A Participatory Research Project Exploring Young People’s Views of an Employability Course Designed for those with Special Educational Needs

Prof Doc Thesis

Edwards, P. 2021. A Participatory Research Project Exploring Young People’s Views of an Employability Course Designed for those with Special Educational Needs. Prof Doc Thesis University of East London School of Psychology https://doi.org/10.15123/uel.89y86
AuthorsEdwards, P.
TypeProf Doc Thesis

This participatory action research project explored young people’s (YP) experience of a Supported Internship Programmeme (SIP) at a Further Education College (FE). Methods: Four co-researchers aged 18-25 who were currently attending an SIP at a FE college in an inner London borough took part (via video conferencing). The co-researchers chose to take part in interviews and create presentations of photos they took in college in order to share their views. Interview questions generated with co-researchers influenced the primary research question: What do YP want their teachers to know about their experience on a SIP during a pandemic? The researcher used inductive thematic analysis to generate themes which were discussed with co-researchers. Findings were shared with the co-researchers’ classmates and teachers. Co-researchers provided feedback on the project. Findings: coresearchers’ experiences of the SIP met the psychological needs of competence, autonomy and relatedness and also supported resilience. Lockdown periods limited co-researchers’ opportunities to meet their psychological needs. Implications: Public health policy around the Covid-19 pandemic may have had a disproportionally negative impact on this group. However, insights into the strengths of the SIP and ideas generated by the coresearchers may guide to ongoing support for YP with SEND. This research examined what supports YP with SEND to share their views on what is important to them in their educational experience. It was found use of photo-voice and individual interviews were successful methods. However, more time for co-researchers to develop their own initiatives and projects would be beneficial. Co-researchers were able to provide critical, insightful reflections not only on their own experience but the wider impact of public policy. Key words: Special Educational Needs and disabilities, SEN, SEND, employability course, supported internship programme, young people, participatory research, participatory action research, Pandemic, Corona-Virus, Lockdown, Further education, Preparing for adulthood, photo-voice.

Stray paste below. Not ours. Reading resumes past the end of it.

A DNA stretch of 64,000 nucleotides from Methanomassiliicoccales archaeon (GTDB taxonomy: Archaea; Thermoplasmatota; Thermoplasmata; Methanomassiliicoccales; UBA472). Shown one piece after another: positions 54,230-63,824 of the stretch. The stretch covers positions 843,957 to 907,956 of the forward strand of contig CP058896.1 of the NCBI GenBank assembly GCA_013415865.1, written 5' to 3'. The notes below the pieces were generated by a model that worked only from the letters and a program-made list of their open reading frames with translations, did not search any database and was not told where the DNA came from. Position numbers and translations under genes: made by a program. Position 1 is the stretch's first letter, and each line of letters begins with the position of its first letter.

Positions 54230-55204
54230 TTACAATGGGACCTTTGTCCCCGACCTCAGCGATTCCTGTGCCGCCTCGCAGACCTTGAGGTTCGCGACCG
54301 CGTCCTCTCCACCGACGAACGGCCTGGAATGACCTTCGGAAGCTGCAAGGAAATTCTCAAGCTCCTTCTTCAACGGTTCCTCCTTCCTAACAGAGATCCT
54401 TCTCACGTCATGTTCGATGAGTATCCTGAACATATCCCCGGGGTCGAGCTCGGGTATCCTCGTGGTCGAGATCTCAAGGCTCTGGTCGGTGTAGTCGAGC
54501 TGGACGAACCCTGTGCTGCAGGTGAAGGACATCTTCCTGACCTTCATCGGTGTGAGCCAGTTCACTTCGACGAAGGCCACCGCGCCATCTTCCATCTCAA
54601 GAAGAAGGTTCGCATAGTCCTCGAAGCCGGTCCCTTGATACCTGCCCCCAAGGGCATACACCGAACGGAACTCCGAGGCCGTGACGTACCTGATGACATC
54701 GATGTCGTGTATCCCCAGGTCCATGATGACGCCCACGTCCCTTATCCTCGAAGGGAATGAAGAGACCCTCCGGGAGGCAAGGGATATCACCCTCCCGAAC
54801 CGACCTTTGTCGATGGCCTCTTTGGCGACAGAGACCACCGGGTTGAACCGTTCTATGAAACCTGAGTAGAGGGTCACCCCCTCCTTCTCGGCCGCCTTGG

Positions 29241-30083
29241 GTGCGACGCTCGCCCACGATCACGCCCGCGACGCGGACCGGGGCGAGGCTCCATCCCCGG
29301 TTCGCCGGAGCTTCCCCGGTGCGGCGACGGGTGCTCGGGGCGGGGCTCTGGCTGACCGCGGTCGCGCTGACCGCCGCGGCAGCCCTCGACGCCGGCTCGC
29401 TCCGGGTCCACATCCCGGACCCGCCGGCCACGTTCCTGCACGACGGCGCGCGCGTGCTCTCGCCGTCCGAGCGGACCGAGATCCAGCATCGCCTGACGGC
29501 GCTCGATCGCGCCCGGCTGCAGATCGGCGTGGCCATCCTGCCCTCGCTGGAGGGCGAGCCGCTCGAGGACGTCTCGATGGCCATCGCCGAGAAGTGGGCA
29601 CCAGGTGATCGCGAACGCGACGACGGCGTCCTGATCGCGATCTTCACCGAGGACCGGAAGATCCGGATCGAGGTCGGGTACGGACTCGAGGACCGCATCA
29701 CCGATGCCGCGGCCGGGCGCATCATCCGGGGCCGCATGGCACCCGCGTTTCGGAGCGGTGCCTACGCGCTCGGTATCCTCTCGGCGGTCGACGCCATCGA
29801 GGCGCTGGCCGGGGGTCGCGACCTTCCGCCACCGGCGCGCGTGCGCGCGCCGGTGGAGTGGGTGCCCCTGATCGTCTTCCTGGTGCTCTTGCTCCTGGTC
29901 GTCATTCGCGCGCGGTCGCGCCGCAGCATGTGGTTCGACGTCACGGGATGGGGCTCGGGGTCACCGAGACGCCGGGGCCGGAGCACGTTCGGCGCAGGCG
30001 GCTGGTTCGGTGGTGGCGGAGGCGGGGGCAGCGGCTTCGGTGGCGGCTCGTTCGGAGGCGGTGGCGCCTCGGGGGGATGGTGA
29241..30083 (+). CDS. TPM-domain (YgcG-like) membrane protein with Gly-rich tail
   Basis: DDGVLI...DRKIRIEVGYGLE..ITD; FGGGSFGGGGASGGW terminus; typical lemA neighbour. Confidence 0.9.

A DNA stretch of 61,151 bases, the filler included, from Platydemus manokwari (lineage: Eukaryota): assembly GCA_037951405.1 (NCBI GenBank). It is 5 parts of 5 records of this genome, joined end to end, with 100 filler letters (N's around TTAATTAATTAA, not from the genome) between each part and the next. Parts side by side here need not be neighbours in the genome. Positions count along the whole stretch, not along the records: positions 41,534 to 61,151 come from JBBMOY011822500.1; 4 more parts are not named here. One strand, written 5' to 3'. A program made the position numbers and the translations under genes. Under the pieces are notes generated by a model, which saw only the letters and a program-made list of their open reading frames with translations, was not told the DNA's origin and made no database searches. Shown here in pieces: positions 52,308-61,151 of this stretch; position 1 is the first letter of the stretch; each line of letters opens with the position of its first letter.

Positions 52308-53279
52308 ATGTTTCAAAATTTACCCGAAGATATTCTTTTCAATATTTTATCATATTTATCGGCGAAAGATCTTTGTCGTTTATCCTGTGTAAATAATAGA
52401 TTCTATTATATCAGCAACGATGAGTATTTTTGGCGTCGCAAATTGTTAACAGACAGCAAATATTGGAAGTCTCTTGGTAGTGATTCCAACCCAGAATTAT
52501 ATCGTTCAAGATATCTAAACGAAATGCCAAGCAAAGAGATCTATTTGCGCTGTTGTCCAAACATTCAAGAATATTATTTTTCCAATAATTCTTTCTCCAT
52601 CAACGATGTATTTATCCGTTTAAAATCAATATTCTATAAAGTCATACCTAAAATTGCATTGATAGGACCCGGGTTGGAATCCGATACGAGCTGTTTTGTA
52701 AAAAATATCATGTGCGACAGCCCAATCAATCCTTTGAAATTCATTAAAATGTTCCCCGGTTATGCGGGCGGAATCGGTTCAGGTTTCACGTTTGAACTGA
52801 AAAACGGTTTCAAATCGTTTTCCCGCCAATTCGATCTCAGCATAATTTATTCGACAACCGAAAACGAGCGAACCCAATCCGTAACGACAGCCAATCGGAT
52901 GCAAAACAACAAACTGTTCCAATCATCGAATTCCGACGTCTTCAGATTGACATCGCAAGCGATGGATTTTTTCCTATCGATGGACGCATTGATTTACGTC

PublisherUniversity of East London
Digital Object Identifier (DOI)https://doi.org/10.15123/uel.89y86
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Publication dates
Online02 Nov 2021
Publication process dates
Submitted23 Aug 2021
Deposited03 Nov 2021
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